I can understand wanting to protect your citizens from animals that may be dangerous, such as wolves and venomous snakes. But chinchillas, degus, etc, are not dangerous, and should not be persecuted.
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post #37 of 99 (permalink) Old 08-10-2006, 05:15 PM
 
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Be very afraid of the dangerous, muderous... ARMIDILLO!!!!I am sorry but somethings on that list is just dumb.I can understand the hippo and the bears and elephants, but come one have you ever seen a wild raccoon?They are the most doscile creatures.My aunts house is surrounded by them, the babies run over to her when she dose the laundry.

If i had a praire dog orsomething eles on that list I would move.Its like saying "well billy california dose like little boys anymore and making them illegal, so run free!"

Last edited by Pirateduck; 08-10-2006 at 05:18 PM.
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post #38 of 99 (permalink) Old 08-15-2006, 12:28 PM
 
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I think a lot of the newer bans are due to more and more people wanting exotic animals that aren't domesticated. Many of these animals may not be too dangerous, but just the fact that they are wild and really should be left in their natural environment. Granted, where I live, people take in abandoned baby raccoons, squirrels, etc. and raise them as pets with much success. But to go to the extreme of pulling animals out of jungles from accross the world is a little much in my opinion and these animals are usually better off in their natural homes, thus the bans come into play. The novelty of such animals seems to be their selling point.

I don't want to offend anyone; this is only my opinion.
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post #39 of 99 (permalink) Old 08-15-2006, 01:14 PM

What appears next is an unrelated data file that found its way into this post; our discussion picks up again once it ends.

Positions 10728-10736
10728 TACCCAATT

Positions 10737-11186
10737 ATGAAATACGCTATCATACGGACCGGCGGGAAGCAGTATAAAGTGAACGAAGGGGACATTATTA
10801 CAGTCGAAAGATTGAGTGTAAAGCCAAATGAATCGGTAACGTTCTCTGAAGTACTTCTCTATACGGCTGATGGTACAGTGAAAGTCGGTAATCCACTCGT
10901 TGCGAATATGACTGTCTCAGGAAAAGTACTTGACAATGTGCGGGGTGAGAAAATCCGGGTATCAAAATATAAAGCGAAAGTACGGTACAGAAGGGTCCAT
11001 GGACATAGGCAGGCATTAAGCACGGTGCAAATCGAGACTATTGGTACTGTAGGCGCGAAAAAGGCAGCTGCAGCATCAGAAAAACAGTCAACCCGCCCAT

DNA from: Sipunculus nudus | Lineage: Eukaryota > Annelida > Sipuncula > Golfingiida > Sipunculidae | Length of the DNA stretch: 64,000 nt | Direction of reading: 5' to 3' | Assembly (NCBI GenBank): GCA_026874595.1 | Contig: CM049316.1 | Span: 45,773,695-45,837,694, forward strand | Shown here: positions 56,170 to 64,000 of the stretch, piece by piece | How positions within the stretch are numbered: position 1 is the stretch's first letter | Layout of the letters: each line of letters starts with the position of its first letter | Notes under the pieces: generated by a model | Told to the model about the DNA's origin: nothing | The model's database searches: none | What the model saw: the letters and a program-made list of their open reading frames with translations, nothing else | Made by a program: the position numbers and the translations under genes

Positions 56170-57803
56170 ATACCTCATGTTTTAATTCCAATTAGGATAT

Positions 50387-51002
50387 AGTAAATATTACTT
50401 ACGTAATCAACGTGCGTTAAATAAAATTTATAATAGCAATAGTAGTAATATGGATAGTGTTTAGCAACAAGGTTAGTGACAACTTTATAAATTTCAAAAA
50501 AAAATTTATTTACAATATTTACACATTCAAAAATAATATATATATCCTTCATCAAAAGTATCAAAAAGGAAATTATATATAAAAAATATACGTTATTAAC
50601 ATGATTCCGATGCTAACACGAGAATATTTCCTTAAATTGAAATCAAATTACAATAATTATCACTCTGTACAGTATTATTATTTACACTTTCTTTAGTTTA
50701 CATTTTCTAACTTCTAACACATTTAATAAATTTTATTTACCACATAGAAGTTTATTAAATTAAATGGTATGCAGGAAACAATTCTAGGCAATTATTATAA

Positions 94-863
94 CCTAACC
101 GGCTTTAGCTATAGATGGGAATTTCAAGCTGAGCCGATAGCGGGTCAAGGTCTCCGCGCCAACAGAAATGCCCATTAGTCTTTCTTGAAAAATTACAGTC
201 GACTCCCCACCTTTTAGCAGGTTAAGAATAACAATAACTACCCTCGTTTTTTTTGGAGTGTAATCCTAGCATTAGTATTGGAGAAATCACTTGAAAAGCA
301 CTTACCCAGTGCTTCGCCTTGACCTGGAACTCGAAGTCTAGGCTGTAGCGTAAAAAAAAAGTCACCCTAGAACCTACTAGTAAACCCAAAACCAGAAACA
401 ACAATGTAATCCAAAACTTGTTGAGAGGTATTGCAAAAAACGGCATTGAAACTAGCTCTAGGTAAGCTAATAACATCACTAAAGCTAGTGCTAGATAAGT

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My not so humble opinion aligns with yours exactly. Wild animals should remain wild. If you want to see more of them, go to a zoo, live in the country where they live, take lots of pictures and admire the pictures.

Only animals that are domesticated should be kept as domestic.

Hope I have not offended anyone with my opinion. I tend not to be humble about anything. That is just who I am.
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post #40 of 99 (permalink) Old 08-16-2006, 01:12 PM
 
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I agree with you jewels, for the most part.

There are two main things that bother me:
1. To all of a sudden make an animal illegal to own even though it has been domesticated/kept as a pet for a LONG time (such as if they were to decide to make chinchillas, ferrets, or fancy mice/rats illegal). I'm kinda iffy on degus, even though I have two. I guess because I don't really know how long they've been domesticated. Part of me feels there is no harm in owning them because they are one of the most populous animals where they come from, so there is no worry of reducing their numbers too far. But part of me also wonders if they have been pets long enough to be considered domesticated animals versus animals that should be left in the wild. I honestly don't know how long they have been kept as pets. All animals were once wild. It's a struggle sometimes to try and figure out where to draw the line between "okay to attempt to domesticate" and "better off left alone." How long does a species have to be kept as a pet before it is considered domesticated?

2. To make owning a dog illegal just because it looks like a wolf. If it's not a wolf-hybrid, then you should be able to own it. A german shepherd/husky mix (aka a tamaskan) is no more dangerous that a husky, or a shepherd. If you can own those breeds seperately, then why can't you own the mix. Just because it looks like a wolf, doesn't make it a wolf.
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post #41 of 99 (permalink) Old 08-16-2006, 01:52 PM
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The problem with using the word "domesticated" is that it has no clearly defined meaning as far as a law is concerned. If you use the encyclopedic meaning that domestication is any plant or animal which has had its behavior, life cycle, or physiology altered as a result of their breeding and living conditions under careful human control for multiple generations, then that includes many things which most people would not consider "domesticated".